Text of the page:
Tampering with public records in New York is a serious crime that can result in severe legal consequences. Public records serve as the official documentation of government actions, and any alteration or falsification of these records can undermine the trust and integrity of government institutions. Tampering with public records can take various forms, such as changing the content of a public record, forging a signature, or intentionally destroying or concealing public records. In this article, we will explore the different types of tampering with public records in New York, the potential legal consequences of such actions, and the importance of preserving the integrity of public records.
A “small” crime does not exist in New York, or anyplace else for that matter. No matter the level of the offense—misdemeanor or felony—the consequences will last the rest of your life. Individuals who believe that fraud or white-collar crimes are distinct in this regard are categorically mistaken.
In our experience as legal writers, we have seen how persons accused of white-collar crimes must deal with the severe repercussions of an arrest, an indictment, and a conviction. Tampering with Public Records in the First Degree (New York Criminal Code 175.25) and Tampering with Public Records in the Second Degree (New York Penal Law 175.26) are two such crimes that are not exempt from these direct and indirect repercussions (New York Penal Law 175.20).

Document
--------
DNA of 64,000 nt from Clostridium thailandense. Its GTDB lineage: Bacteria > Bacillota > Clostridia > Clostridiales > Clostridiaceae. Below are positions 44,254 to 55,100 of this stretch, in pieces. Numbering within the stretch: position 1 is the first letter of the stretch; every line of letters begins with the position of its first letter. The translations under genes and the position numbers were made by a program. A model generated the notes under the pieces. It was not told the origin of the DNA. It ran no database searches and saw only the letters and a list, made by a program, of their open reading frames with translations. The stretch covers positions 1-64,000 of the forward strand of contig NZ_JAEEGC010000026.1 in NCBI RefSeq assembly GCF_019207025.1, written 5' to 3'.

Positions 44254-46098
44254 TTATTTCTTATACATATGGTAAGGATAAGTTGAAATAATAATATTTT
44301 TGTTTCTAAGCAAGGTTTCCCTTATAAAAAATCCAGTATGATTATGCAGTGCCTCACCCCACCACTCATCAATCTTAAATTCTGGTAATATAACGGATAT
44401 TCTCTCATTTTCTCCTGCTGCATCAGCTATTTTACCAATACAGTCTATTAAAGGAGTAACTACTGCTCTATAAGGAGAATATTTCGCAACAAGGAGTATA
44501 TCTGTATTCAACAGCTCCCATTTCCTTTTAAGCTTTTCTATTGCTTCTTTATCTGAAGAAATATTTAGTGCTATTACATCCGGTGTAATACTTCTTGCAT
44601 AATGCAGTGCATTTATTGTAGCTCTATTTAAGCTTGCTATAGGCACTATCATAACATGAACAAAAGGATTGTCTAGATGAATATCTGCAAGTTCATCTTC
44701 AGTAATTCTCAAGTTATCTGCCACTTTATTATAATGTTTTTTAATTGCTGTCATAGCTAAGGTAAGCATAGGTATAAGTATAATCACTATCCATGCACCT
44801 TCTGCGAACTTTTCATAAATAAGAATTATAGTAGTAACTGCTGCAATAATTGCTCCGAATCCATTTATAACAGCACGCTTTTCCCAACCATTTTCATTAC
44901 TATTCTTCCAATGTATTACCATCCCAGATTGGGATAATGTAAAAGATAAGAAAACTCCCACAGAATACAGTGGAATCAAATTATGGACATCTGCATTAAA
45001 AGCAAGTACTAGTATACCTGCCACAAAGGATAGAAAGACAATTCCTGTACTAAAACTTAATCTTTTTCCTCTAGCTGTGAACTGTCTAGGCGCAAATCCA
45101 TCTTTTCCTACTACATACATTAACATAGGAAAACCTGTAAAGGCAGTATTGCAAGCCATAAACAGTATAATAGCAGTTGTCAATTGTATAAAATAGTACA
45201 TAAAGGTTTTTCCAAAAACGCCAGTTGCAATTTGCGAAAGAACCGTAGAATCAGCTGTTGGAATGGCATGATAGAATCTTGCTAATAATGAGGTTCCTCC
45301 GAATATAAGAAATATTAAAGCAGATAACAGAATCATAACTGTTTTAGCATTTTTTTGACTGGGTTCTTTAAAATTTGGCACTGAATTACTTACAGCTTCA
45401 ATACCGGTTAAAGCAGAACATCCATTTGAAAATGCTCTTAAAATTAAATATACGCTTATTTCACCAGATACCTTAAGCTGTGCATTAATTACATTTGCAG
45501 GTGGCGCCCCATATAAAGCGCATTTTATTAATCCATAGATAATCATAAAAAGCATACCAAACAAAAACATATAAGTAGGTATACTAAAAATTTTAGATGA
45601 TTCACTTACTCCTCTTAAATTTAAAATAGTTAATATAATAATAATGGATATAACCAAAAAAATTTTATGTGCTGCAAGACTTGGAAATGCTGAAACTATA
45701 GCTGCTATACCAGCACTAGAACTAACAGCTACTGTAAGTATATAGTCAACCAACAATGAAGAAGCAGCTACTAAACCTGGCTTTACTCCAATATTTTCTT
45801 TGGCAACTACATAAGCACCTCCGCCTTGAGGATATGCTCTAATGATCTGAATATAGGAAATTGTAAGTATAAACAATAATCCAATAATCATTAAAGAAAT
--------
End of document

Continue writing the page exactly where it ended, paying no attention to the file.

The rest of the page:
Tampering with a Public Document is a distinct offense with its own potential penalties despite being quite similar to the offenses of falsifying business records and offering a false instrument for filing. An arrest, indictment, and conviction for NY PL 175.25 are much more serious than the NY PL 175.20, which is a misdemeanor punishable by no more than one year in jail (Rikers Island or the Westchester County Jail, for example). This latter offense carries a maximum seven-year jail sentence as a felony.
Although the specifics of each charge related to tampering with public records are covered in the corresponding sections above, it is crucial to understand that this crime occurs within a public agency rather than a private company. Tampering with Public Records, in contrast to providing a Fake Instrument for Filing, frequently entails an inside party altering or fabricating a document and submitting it to a government agency knowing that it would become a public record. But, it is crucial to remember that your crime will be upgraded to a felony conviction if you have the intent to defraud (this intent need not be to acquire money).
When being accused of violating NY PL 175.25 and mounting a defense, it is crucial to evaluate this element—or lack thereof. Prosecutors will not have sufficient evidence to seek an indictment for this crime if data are scratched off or altered without this intent. The Assistant District Attorneys will, however, undoubtedly make an effort to prove your intent to defraud by direct or circumstantial evidence in order to provide them the ability to charge the more serious felony due to the difference in the potential punishments between these two degrees.
Depending on the circumstances, an arrest or an indictment may only include charges of tampering with public records. Nonetheless, this felony is typically associated with additional transgressions like, but not limited to:
- Grand Larceny: New York Penal Law Article 155
- Criminal Possession of a Forged Instrument: New York Penal Law Article 170
- Forgery: New York Penal Law Article 170
Protect your rights regardless of whether you have previously been detained or questioned by the police or your company. Avoid blaming yourself or making your situation worse by doing so. After all, a conviction or even the appearance of fraud may result in your imprisonment and seriously harm your job and future.